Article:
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Functions and creating your own functions

Ok, what are functions? Well, functions are chunks of code that together achieve a more complex task, and are not executed until you call upon them. Its like your trusted car-It can take you places, but it only does that when you drive it-it does not start driving by itself. Unlike regular lines of codes, the execution of them are deferred until you want them to.

The basic syntax of a function is:

function whatever_name(){
function codes are entered here
}

Lets do a basic example:

function test(){
document.write("Hello there!")
}

We've just created a simple function. Note that if only this were within your <script></script> tags, you will not see "Hello there" on your screen. Like the car you own, it does not drive by itself. To "drive" it, you have to call it. Take a look:

function test(){
document.write("Hello there!")
}
test()

Now the function is "summoned", and you will see the words "Hello there!"

Functions with Parameters

The beauty of functions is that it can receive data from the "outside" world and process it. The term parameter is used as a definition for "what goes into the function." You can supply different data into the function each time. What this means is that you can create one function, and use it over and over again. An example should clear up this. Lets do an example that calculates the area of a trapezoid. The formula is : (width1+width2)*height/2tri.gif (1964 bytes)

function area(w1, w2, h){
var area=(w1+w2)*h/2
alert(area+" sq ft")
}
area(2,3,7)
area(5,7,4)
area(3,2,1)

  • w1, w2, and h are what the function use to store the input it receives from outside the function. They are the parameters. In the first function call, w1=2, w2=3, and h=7
  • You can have as many parameters as you like; of course, you have to specify that in your function. In this case, there are three: w1, w2, and h.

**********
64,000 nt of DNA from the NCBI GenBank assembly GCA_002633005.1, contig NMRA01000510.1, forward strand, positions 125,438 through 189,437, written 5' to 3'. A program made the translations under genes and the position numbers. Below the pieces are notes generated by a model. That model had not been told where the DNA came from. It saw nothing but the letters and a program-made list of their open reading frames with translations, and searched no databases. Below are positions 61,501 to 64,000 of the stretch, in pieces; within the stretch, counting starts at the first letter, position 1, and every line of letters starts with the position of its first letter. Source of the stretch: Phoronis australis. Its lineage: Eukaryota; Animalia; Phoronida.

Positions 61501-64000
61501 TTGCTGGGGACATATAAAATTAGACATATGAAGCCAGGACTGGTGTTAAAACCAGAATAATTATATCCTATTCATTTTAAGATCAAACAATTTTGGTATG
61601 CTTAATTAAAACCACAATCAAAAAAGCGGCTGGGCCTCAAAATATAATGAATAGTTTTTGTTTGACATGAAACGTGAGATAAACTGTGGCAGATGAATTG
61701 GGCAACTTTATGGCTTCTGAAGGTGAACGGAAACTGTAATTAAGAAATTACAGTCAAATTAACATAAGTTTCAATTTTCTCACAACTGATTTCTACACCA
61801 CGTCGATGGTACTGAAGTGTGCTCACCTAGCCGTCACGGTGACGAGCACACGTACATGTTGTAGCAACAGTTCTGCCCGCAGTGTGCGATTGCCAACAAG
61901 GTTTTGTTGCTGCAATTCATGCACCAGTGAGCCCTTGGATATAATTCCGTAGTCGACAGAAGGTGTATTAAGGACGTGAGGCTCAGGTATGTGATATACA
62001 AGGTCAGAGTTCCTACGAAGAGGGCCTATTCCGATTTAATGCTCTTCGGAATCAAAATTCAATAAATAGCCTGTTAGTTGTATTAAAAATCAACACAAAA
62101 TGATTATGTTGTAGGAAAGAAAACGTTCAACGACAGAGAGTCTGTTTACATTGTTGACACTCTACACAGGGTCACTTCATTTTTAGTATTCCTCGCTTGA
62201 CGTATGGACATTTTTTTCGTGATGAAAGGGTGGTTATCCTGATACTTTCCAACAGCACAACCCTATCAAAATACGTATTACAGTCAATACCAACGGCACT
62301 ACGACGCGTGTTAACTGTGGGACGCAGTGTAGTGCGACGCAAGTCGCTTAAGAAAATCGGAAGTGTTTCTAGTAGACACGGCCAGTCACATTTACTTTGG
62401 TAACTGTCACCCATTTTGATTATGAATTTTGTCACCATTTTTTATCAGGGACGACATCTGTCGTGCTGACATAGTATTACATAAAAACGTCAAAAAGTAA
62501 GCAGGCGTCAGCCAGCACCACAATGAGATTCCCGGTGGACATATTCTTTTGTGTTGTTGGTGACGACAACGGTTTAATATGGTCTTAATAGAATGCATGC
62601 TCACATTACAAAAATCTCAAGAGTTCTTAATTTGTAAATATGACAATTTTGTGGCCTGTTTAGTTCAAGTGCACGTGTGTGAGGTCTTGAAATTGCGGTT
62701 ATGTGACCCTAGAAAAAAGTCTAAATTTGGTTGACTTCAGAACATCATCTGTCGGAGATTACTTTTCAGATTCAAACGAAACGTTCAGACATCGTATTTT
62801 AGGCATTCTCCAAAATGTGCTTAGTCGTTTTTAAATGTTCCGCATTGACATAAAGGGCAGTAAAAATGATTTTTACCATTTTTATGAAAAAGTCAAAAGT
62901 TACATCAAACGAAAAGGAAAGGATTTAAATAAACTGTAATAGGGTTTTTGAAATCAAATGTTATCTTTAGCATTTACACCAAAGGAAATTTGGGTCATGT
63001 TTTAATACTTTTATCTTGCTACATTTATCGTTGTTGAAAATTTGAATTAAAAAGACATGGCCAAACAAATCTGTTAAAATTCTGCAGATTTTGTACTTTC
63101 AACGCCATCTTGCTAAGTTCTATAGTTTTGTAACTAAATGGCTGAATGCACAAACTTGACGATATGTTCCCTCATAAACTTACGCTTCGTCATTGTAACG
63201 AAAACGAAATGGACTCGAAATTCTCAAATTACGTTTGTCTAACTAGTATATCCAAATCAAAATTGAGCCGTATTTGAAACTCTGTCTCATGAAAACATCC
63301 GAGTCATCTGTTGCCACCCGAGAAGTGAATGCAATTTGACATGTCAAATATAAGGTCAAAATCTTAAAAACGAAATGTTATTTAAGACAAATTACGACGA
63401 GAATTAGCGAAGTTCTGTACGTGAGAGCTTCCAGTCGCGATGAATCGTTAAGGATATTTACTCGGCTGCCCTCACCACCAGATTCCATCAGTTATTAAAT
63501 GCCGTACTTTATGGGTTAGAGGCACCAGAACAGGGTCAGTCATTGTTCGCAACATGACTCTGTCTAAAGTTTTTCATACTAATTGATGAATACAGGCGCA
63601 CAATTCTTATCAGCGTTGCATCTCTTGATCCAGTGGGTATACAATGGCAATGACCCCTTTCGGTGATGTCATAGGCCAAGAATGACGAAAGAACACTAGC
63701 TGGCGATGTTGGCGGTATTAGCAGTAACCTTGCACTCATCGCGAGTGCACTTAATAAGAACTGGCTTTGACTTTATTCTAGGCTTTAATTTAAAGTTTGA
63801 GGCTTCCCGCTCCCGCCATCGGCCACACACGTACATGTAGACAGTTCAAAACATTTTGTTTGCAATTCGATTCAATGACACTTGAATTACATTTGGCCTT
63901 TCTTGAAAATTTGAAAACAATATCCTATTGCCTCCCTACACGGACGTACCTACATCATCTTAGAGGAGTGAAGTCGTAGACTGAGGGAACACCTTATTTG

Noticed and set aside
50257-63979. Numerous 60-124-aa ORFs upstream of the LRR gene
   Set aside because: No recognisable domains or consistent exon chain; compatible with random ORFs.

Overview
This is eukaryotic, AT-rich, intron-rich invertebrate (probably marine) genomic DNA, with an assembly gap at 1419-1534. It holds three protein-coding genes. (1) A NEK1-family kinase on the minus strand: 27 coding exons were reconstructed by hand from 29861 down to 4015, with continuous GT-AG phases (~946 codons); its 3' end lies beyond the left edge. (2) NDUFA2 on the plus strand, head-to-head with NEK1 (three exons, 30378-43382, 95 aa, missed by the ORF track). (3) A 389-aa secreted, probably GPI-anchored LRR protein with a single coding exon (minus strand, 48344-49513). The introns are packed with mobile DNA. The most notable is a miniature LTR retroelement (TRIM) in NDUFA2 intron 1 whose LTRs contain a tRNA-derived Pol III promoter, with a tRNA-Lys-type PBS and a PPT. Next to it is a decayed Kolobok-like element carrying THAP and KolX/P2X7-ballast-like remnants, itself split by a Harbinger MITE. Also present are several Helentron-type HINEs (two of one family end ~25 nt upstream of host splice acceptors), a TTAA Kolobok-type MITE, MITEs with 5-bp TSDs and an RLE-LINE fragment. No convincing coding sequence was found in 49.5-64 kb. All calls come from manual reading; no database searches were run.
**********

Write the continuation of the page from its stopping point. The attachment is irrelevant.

• Another reminder: Look at: alert(area+" sq ft"). How can we add characters? Well, in JavaScript, we could, and the result is the combination of the two strings into one. For example: alert ("Hi there"+" What is your age?") is the same as: alert("Hi there What is your age?")

You are not limited to passing actual values into a function that accepts parameters. You can also pass in variables can contain these values. This adds flexibility to your functions. Lets look at an example of such that'll demonstrate this concept:

<script type="text/javascript">
var x=prompt("Please enter your age")
function calsecs(age){
var temp=age*365*24*60*60
alert("You have lived "+temp+" seconds!")
}
calsecs(x)
</script>

Notice that we passed in x into the function, which can change each time a person enters a different age. One important thing to take notice is that the actual variable name that's passed in, "x", is not, and does not have to be the same name represented in the function. For example, instead of using "x", we used the name "age" in the declaration of the function . The name "age" is simply a placeholder that "holds" the actual variable that gets passed in. Simply put, the two names do not have to be the same, despite the fact they represent the same "thing". Lets say I call the function above another three times:

calsecs(z) //this time, "age" holds the variable "z"
calsecs(w) //this time, "age" holds the variable "w"
calsecs(m) //this time, "age" holds the variable "m"!

If the two names have to be the same, then you are restricted to passing only that variable in, instead of "z", "m", "w", or whatever you want!

Functions that return a value

Ok, I know you're sick and tired by now of all the function talk, but this will be the last one, and a very important one indeed. One thing to realize is that a function itself can return a value. Lets see what I mean:

function diameter(x){
temp=2*x
return temp
}

Look at the part in red. This function will take in a radius of a circle, and return the diameter. Lets see how this function may be used in a script:

<script type="text/javascript">
var d=diameter(5) //d will contain 10
var a=3.14*diameter(5) //a will contain 31.4
</script>

See, by setting a function to return a value, the function itself becomes, in a sense, a variable that will store what the function itself returned. Is, and why is this useful, you ask? Because now you can have a function process something, return the "processed goods", and have the script continue on manipulating that variable. Normally, once a function processes something, the processing of that "something" ends there. BTW, if you didn't get a thing I just said in the last sentence, don't worry about it! Just know how to return a value from a function, and sooner or later, you will wonder how you lived without this knowledge for so long. One thing to take note: A function can only return one value, just like a variable can only contain one value at a time. For example, the following is illegal:

function illegal(x){
temp=2*x
temp2=2*2*x
return temp
return temp2
}
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